Archive for April 2009
Here is a nice simple explanation of Service Oriented Architecture (SOA):
Sounds a lot like distributed computing: Componentize your functionality and make it available on a network. I think the main difference with modern SOA is that you wrap your components with Web Services so the calling protocol is standard and the component’s platform doesn’t matter. Older “SOA” used CORBA and DCOM, which were proprietary and platform/language specific. Now we have web services, SOAP and REST which don’t care about the platform and WCF which does.
Am I being too simplistic?
As the US Government pumps trillions of dollars into the economy week after week the inevitable outcome is inflation. The national debt is currently 11 trillion (or it was last time I looked, maybe it’s already up to 15). Then there are all the liabilities which are going to be due in the future which add up to roughly another 60 trillion.
If you have ever seen some of those old news reels showing what happened in Germany between WW I and WW II, when it became necessary to push around a wheel barrow full of paper money in order to buy a loaf of bread, then you will have some reality on what happens when a government goes hog wild on printing money. (And when I say “print” I mean in the electronic sense too.)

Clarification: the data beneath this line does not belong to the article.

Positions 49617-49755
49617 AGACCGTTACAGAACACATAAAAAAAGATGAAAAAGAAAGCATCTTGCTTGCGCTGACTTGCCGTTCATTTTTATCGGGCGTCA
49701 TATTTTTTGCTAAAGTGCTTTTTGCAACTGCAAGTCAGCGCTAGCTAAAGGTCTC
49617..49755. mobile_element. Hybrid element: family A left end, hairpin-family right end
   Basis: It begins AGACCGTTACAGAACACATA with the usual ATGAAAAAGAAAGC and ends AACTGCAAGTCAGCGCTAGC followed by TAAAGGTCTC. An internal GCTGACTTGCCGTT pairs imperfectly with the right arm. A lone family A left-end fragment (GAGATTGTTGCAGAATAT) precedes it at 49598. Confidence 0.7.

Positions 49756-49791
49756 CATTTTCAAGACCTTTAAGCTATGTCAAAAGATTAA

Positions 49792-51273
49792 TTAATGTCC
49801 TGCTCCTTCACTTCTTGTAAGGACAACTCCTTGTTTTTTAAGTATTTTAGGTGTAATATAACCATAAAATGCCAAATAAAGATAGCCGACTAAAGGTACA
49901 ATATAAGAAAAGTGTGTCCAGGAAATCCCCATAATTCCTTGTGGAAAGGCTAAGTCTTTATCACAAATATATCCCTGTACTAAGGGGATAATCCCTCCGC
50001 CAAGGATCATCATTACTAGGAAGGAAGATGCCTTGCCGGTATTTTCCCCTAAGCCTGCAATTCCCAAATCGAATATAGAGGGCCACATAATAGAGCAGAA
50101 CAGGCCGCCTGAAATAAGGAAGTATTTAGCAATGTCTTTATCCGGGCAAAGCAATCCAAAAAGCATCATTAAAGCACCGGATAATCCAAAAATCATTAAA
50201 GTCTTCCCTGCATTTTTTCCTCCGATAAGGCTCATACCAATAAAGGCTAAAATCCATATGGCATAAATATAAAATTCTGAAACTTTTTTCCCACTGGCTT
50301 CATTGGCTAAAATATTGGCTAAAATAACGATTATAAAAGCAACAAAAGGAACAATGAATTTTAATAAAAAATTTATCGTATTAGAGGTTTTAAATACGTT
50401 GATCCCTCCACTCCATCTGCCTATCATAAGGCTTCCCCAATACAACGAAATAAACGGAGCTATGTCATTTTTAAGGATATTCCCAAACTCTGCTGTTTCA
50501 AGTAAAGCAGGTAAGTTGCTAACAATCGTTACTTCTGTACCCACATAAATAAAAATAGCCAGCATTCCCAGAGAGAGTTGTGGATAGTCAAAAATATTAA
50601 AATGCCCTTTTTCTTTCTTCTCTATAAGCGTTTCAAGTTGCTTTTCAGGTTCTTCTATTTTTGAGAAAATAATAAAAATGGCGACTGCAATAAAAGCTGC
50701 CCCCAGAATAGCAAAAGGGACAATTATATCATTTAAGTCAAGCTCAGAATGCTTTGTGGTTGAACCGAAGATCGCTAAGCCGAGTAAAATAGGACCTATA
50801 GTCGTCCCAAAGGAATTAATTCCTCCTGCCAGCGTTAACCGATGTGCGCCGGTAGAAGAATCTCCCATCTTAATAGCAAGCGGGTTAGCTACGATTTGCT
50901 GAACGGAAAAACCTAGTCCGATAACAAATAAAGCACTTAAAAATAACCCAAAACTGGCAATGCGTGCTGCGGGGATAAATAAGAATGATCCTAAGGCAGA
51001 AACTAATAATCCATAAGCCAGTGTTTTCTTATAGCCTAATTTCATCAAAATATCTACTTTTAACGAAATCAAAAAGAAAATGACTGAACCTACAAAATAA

So what has this got to do with software? Well, think of it this way: When a loaf of bread costs $10,000,000,000 (as recently happened in Zimbabwe) then all those 32 bit ints that were being used to hold currency will be too small. Of course if the developers of a system used Decimal or Double types to hold their currency then that system will probably be okay. But if they didn’t … Sounds like we could hit another “Y2K” sort of problem.
Anyway, I’m hoping that someone in the government has a sudden attack of common sense and stops creating money and passing it to their friends in the banking industry to burn.
BTW, don’t blame me, I supported Ron Paul.